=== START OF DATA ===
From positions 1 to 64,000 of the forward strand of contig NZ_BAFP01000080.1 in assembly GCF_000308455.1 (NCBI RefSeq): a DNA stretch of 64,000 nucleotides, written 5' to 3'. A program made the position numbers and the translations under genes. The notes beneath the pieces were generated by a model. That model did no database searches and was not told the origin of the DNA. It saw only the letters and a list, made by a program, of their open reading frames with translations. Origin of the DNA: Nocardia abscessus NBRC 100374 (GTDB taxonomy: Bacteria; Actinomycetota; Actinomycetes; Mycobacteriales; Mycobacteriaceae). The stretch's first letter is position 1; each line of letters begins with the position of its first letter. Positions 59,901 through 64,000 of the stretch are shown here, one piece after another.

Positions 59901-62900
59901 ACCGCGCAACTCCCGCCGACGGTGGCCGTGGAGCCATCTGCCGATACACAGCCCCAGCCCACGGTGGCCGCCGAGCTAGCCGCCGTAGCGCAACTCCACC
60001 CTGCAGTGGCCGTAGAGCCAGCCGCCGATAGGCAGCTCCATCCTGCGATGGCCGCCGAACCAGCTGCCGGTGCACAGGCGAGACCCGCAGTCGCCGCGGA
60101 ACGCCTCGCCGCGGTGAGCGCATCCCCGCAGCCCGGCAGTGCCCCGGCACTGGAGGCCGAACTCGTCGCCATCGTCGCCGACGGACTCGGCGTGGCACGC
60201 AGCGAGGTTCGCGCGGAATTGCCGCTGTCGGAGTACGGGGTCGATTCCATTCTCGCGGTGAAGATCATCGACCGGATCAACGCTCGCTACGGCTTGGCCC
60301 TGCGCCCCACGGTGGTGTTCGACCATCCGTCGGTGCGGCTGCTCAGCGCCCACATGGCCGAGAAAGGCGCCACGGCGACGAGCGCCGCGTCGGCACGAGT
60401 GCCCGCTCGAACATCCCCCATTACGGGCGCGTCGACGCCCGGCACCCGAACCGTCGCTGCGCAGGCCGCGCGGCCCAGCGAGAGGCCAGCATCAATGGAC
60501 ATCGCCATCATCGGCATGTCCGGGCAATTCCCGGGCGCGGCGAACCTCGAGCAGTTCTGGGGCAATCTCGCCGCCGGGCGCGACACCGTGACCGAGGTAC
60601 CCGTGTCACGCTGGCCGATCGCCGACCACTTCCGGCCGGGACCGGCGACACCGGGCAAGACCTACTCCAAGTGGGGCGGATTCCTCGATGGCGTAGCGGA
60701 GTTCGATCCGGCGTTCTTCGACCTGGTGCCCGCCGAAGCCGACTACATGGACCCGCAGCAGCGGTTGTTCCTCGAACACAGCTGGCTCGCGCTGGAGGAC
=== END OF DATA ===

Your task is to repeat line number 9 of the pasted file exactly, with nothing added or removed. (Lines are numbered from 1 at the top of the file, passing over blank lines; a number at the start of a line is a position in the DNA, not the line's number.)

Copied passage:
60501 ATCGCCATCATCGGCATGTCCGGGCAATTCCCGGGCGCGGCGAACCTCGAGCAGTTCTGGGGCAATCTCGCCGCCGGGCGCGACACCGTGACCGAGGTAC